Since the beginning of this year, I’ve been involved in the debate around sugars and fruit juice, and have been trying to build a consensus of expert opinion from key nutritionists and dietitians, as summarised in my sugar debate blog. June and July are packed with sugar seminars, and the UK Scientific Advisory Committee on Nutrition (SACN) Draft Report on dietary recommendations on carbohydrates (including advice on sugar), is due out imminently.

fruit juice

My biggest aspiration about debates around sugar is that they need to be evidence-based and balanced. Government recommendations are devised from quality research, and nutritionists need to be constantly up to date so we can better inform the public and help minimise mixed media messages, which only lead to confusion and a lack of confidence in “the experts”. So, when I saw the programme for The Sugar Reduction Summit, I knew I had to be there.

Why join the sugar debate?

I write this blog in the hope that I might attract like-minded nutrition professionals to join the debate. Our opinions are valid and we need to voice them. Our unique skills help the public decipher the science and adopt realistic and practical dietary improvements.

  • Is sugar really the new tobacco?
  • Is there substantiated evidence that sugar causes obesity or type 2 diabetes?
  • Should sugar reduction be a health priority?

About The Sugar Reduction Summit – Wed 9th July

I’m looking forward to hearing from the influential speakers, including Prof Susan Jebb, Prof Jason Halford and one of my personal gurus from my diabetes work, Prof Jim Mann.

Other speakers include Public Health England, Which? and the British Heart Foundation. And it will be good to hear my old colleagues Prof Jack Winkler and Kate Halliwell too. Obviously a platform is given to Action on Sugars’ Prof Graham MacGregor and Prof Robert Lustig, whom I’m sure will add some spice to the sugar debate!

red chillies

The fact that the full title of the conference is Sugar Reduction Summit – Science, Policy and Public Health and the line up of speakers includes representation from all sides of the argument, makes me feel that this is likely to be a focussed and balanced event. Hopefully it will be an opportunity for policy makers and key stakeholders to come together and explore the evidence, and to discuss how harmful sugar really is and how gradual sugar reduction might be achieved within the context of a varied and enjoyable diet.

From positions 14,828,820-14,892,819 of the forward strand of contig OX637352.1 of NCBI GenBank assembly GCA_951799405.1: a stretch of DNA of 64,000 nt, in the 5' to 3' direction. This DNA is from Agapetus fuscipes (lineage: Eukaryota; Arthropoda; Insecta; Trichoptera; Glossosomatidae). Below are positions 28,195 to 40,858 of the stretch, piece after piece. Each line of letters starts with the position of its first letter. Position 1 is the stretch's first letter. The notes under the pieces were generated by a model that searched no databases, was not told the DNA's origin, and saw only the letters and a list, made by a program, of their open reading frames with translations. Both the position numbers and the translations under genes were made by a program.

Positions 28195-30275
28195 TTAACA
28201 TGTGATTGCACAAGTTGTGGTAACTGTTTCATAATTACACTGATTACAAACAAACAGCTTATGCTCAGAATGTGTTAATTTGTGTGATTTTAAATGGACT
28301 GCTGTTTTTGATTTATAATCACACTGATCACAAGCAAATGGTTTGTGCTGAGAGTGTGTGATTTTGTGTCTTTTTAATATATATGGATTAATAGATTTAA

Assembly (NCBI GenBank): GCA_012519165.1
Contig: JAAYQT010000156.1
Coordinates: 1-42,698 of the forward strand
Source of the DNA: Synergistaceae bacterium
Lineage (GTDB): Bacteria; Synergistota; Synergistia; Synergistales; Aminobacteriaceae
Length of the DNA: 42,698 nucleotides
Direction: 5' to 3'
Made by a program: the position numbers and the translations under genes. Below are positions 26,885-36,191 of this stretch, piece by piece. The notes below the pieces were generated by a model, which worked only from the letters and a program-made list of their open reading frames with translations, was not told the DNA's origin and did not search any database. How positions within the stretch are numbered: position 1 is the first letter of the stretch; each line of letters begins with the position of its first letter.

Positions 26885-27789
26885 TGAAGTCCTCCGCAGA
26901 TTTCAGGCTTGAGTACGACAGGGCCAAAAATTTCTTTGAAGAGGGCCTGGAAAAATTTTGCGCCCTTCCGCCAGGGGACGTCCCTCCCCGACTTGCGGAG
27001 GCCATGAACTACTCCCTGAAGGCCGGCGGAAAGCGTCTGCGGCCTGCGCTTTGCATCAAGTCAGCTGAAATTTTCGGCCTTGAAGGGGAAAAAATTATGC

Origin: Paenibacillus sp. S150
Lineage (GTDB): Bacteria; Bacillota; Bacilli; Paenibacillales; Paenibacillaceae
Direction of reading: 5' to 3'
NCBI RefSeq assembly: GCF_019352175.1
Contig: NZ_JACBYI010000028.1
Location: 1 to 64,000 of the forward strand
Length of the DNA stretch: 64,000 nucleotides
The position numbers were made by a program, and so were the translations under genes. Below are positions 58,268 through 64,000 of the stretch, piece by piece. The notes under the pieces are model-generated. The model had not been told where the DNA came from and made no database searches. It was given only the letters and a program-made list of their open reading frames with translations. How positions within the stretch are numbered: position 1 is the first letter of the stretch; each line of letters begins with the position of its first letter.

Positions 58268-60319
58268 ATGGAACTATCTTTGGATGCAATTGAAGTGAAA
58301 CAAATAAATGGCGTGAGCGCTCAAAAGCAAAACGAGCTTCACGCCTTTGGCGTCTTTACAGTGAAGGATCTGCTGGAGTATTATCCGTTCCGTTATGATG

Get a 50% discount!

I have spoken to the organisers of the Summit and shared my concerns that the ticket price may be unaffordable for freelance dietitians or those working in public health. Yet it’s vital that our voice is heard at the Summit and that we are able to contribute to the debate. They have agreed and have allocated 10 tickets at a massive 50% discount to be used by freelancers or small organisations that don’t have the budget for a full price ticket. To receive the discounted rate, you need to enter this code into a coupon box at check out: First10onlyminus50pc. Only 10 tickets will be available at this price, on a first come first serve basis.

I’ll be tweeting live from the event on 9th July 2014, so do look out for my @sugarsummituk #sugardebate update tweets on the day. And if you happen to be attending, let’s share insights over a coffee!

More info